Technical University in Graz re-discovers water bridge
When water goes crazy and climbs the walls
Philipp Ball, long-time editor of "Science", a reputable scientific magazine explained in 2008, "It's embarrassing to admit it, but the stuff that covers two-thirds of our planet is still a mystery. Worse, the more we look, the more the problems accumulate: new techniques probing deeper into the molecular architecture of liquid water are throwing up more puzzles."
Dipl. Ing. Larch thinks that it will take some time before science develops adequately large and generally recognized basic knowledge of water.
The water bridge shows this quite clearly: although one knows all too well the image of the water bridge and its characteristics, there is not one recognized theory about it, which even comes close to describing this phenomenon. It is similar in the case of the GRANDER water revitalisation: one has been able to observe the effects of the revitalisation for more than 20 years now, however, from a scientific perspective there hasn't been any recognized theory to adequately explain this natural phenomenon.
The more intensely one deals with the topic of water, the more mysterious and puzzling it seems. With every answer one gets, further questions arise. There has yet to be an explanation model put forth that is adequate enough to comprehensively explain the phenomenon of water. Modern water research always presents new discoveries and turns conventional knowledge upside down. New findings, that should not even exist in terms of physics, are discovered......
The Water Bridge
Dr. Elmar Fuchs received a lot of attention within the world of physicists when he published his document about one of the most fascinating water phenomena of modern times: the suspended water bridge.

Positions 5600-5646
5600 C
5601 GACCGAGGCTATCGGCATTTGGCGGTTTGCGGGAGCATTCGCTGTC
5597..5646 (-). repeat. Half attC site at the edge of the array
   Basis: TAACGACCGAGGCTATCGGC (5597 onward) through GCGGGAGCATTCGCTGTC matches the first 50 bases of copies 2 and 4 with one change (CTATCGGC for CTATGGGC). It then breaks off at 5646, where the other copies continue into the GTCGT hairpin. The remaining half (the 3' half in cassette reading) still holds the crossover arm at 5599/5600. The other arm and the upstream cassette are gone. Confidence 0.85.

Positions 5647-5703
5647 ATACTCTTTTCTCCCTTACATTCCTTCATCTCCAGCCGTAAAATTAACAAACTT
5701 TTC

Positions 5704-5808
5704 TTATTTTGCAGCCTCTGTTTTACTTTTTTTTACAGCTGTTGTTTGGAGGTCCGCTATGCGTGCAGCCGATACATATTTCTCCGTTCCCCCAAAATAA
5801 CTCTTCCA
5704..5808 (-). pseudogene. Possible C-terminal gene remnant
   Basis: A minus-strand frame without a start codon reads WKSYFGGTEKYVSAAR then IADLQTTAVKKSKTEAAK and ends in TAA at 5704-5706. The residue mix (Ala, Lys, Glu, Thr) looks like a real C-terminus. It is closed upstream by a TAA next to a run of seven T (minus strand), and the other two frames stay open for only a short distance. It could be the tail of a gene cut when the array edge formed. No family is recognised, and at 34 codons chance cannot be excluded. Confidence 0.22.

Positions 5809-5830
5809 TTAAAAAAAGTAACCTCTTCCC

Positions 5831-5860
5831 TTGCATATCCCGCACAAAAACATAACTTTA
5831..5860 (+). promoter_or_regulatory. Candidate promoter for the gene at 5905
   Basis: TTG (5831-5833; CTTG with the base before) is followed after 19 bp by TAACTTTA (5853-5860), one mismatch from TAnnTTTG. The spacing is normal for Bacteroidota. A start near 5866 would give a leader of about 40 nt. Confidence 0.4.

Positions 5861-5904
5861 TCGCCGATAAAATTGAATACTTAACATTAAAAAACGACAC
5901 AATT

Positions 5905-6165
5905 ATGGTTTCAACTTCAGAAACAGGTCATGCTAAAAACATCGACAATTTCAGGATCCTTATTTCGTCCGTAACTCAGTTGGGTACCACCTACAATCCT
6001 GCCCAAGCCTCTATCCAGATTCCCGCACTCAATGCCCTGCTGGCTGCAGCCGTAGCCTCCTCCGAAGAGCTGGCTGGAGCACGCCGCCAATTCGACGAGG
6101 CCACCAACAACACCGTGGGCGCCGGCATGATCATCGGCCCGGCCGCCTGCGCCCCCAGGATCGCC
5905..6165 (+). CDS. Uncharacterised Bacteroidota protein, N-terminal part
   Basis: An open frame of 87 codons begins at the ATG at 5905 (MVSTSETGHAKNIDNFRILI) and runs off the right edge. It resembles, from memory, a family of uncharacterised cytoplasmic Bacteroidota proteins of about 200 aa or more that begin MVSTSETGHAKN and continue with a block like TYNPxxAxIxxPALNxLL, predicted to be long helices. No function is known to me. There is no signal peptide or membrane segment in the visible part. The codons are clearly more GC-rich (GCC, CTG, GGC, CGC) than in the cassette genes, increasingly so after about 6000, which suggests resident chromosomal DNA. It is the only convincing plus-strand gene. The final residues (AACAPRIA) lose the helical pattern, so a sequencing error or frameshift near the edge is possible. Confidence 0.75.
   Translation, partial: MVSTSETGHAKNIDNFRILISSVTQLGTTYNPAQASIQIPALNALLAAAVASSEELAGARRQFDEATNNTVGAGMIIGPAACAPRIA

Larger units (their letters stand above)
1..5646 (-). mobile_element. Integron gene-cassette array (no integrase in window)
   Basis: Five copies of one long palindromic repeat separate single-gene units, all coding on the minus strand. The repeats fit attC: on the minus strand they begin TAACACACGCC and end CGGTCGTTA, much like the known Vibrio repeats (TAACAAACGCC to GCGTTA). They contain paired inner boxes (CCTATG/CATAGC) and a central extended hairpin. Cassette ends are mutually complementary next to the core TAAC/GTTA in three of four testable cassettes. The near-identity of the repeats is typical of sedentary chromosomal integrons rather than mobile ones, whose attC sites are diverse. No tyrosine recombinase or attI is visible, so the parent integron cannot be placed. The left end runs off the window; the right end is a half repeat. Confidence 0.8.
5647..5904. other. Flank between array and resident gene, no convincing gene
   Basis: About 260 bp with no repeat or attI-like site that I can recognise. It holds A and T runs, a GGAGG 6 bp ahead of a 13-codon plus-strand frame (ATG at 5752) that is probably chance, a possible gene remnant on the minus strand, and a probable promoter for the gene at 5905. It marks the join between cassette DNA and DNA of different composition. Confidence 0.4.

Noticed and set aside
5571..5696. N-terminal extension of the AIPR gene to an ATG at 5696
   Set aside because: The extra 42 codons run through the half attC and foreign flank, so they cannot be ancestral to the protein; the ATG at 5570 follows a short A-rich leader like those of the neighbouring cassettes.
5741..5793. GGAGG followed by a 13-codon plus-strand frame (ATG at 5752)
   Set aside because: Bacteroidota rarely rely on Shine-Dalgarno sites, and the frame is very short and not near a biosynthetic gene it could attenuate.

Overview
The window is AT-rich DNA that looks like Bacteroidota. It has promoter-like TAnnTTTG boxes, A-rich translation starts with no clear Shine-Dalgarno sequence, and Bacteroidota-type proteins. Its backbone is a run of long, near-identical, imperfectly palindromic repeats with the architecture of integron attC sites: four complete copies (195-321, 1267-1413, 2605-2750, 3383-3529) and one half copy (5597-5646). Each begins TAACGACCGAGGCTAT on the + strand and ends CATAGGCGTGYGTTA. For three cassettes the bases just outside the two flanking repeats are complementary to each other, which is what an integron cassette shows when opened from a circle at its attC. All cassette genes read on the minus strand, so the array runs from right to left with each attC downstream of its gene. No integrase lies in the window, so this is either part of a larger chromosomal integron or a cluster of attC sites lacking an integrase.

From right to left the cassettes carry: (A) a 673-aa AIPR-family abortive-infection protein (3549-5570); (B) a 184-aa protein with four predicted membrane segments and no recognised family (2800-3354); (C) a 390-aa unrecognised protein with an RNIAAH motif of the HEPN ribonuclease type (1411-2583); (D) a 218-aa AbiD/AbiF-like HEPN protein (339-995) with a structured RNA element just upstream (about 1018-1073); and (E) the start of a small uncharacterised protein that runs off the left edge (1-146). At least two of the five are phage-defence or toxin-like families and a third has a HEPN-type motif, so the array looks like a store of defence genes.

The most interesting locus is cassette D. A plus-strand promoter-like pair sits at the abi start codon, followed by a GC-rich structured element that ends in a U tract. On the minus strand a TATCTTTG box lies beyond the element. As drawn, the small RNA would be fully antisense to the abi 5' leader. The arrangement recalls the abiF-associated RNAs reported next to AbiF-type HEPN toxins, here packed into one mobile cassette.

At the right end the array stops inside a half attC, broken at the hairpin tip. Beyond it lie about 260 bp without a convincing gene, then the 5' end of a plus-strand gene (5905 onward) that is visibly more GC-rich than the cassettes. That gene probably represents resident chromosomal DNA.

When water of high-purity and being distilled multiple times is placed in two containers under high tension, and when you slowly move the containers further apart, there is a "spark". Then the liquid "creeps" along the container towards to top and forms a water bridge between the two containers.
For laymen this image seen with a thermo camera appears to be a crazy love attraction. Elmar Fuchs summarizes the result as follows: "Through our experiment we were able to demonstrate that water flows over the bridge in both directions." The inter-disciplinary research group made up of chemists, physicists, electro-technicians and machinists of the Technical University of Graz has achieved a scientific sensation with their discovery.
Public Interest in the Water Bridge grows
After Dr. Elmar Fuchs presented his discoveries at the International Water Research Conference in Moscow in 2006 public interest in the water bridge has been pouring in.
In Holland "Wetsus", the internationally recognized Competence and Research Centre for sustainable Water Management, became aware of the new water findings and named Fuchs head of a research group, that would like to further investigate this phenomenon by using state-of-the-art measuring techniques.
Many well-known scientific journals, such as "Nature", published reports about the sensational discovery. Even the European Space Authorities ESA showed great interest in how this phenomenon behaves in weightless space. As a result Dr. Fuchs built a model in a parabolic flight of ESA, and now they are working on building a model in a space flight.
Is there such a thing as water with an unknown inner structure?
unbelievable, but true: in the experiment by Dr. Fuchs water having an electric voltage of 25,000 volts overcomes a distance of up to 25 mm. Through this water displays completely new characteristics regarding density and structure.
What does this mean - not only for the world of science, but also for us, the users who enjoy water?
In order to answer this and many additional questions Dr. Elmar Fuchs is working with Wetsus along with an international research team to further investigate the findings surrounding the water bridge. And mankind is one huge step further ...
"What we know is but a drop, but what we don't know is an ocean." (Sir Isaac Newton, 1643 - 1727)